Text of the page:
Here is the link: http://www.nytimes.com/1997/02/08/classified/paid-notice-deaths-villa-jose-garcia.html

Also a literature guzzler, Atty. Mitzi Arao checks out JG Villa's death registry at Our Lady of Pompeii Church in Greenwich Village. Mitzi, also an Ilocano, is Ilocano York's classmate in numerous comparative literature courses at the University of the Philippines-Diliman.

Also a literature guzzler, Atty. Mitzi Arao checks out JG Villa's death registry at Our Lady of Pompeii Church in Greenwich Village. Mitzi, also an Ilocano, is Ilocano York's classmate in numerous comparative literature courses at the University of the Philippines-Diliman.

Anyone who knows Prof. Luis Francia's contact information?

Meeting the Iron Chef

Meeting Chef Morimoto today was serendipitous. I was just coming out of the high tech Japanese bathroom of a high-end restaurant named after him when a handsome guy from the bar called our attention and asked casually if we were visiting. Smiling my very best and fully refreshed from using the Japanese toilet (that has the option to wash the front and rear after each use), I went straight to the bar ready for a quick 'pretend- tourist' chat. But before I can even answer his follow-up question was, "Would you like to meet The Chef?" As he said the line his arm was directed to a man gloriously clad in all white from shades to sandals. He looked Japanese but I didn't recognize him yet. When he finally spoke he said, "Are you from Manila?". I said, "No, I live here, but I used to be." Kamy, the teenager with me butted in, in an obviously star-trucked manner, "Are you really The Chef?" The man humbly said yes and we all shook his hand trying so hard to conceal our excitement. We chatted more, then he offered us his new line of sake. The bartender even joked about checking our birth dates to verify if we were all over 21. Even if I really didn't want to drink, I couldn't say no to Morimoto. I took the big shot glass, slowly sipped its contents then gave the other guy the camera to take a picture of us and SNAP! Here's the picture with the Iron Chef.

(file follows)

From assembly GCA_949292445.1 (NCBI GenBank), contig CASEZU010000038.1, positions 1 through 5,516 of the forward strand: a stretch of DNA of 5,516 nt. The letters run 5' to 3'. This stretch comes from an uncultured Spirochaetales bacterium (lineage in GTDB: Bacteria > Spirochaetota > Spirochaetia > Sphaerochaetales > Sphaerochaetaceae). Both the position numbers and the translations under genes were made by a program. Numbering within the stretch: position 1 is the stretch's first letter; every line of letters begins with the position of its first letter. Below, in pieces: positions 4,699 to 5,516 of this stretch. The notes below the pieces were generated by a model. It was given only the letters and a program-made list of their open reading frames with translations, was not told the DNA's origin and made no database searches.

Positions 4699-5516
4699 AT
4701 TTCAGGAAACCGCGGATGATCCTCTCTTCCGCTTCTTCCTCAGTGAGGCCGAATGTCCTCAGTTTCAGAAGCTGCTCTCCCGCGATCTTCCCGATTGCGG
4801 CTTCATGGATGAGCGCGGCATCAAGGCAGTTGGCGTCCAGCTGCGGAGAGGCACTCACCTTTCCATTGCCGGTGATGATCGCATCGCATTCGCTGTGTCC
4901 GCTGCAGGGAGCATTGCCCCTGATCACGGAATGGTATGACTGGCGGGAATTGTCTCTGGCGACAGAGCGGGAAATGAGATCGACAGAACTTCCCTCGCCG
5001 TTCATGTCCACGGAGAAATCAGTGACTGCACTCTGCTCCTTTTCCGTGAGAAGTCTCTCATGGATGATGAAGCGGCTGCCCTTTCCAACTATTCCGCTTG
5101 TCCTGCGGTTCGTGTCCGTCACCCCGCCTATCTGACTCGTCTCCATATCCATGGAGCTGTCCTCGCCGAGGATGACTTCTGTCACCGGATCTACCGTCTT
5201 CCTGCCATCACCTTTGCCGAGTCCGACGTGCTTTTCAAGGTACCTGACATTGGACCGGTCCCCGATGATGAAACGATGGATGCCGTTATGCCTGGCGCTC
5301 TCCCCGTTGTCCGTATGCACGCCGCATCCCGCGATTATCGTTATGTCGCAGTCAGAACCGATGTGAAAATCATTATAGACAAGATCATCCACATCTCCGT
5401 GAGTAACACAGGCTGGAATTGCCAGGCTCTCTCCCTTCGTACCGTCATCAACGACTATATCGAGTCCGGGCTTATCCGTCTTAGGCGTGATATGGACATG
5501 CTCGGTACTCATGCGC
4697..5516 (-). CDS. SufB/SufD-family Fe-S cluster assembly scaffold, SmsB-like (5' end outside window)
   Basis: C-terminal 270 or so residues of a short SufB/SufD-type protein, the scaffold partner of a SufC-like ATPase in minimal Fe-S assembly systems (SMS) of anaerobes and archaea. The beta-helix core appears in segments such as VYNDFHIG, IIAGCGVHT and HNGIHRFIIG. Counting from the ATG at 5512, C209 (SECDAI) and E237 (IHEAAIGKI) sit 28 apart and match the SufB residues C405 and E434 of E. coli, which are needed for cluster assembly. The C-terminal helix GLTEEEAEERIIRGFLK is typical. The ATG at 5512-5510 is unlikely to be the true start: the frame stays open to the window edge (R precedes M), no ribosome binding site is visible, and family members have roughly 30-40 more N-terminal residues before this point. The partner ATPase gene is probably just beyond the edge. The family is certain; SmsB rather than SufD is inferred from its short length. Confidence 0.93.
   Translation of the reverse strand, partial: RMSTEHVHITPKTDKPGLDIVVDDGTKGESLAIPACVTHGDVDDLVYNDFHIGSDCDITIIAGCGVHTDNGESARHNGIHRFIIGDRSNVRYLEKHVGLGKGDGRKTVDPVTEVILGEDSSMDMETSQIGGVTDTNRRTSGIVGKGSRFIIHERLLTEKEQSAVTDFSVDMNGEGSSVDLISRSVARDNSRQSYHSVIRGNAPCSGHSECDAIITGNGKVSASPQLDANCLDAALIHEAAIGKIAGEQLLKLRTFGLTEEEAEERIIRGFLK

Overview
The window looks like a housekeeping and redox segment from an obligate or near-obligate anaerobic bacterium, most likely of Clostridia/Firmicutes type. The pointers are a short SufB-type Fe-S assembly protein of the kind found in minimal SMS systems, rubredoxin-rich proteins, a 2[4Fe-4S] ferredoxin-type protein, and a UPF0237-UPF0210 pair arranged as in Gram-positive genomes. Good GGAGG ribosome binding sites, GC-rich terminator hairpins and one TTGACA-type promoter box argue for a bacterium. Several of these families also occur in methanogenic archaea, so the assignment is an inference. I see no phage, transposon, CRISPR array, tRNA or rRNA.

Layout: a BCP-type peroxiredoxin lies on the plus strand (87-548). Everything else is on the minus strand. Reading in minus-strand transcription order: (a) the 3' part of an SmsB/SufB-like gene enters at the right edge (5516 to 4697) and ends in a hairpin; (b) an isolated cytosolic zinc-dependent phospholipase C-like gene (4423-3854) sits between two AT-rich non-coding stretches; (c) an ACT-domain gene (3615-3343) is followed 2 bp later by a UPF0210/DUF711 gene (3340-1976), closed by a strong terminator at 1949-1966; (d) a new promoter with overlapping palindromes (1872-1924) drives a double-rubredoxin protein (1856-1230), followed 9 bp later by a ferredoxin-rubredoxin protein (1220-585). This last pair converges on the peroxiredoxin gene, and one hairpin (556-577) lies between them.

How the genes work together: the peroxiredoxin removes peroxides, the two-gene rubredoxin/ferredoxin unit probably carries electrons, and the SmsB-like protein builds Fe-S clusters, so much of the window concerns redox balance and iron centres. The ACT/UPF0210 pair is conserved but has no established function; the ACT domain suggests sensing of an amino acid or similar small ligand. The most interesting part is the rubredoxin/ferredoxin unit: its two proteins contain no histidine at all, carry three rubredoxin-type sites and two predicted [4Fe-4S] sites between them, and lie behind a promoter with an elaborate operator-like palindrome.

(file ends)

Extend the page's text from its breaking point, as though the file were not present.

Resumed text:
Kamy Reyes, Debbie Quintos and Maricar Tangonan cozy up with Masaharu Morimoto aka 'The Iron Chef' at his restaurant in Chelsea Market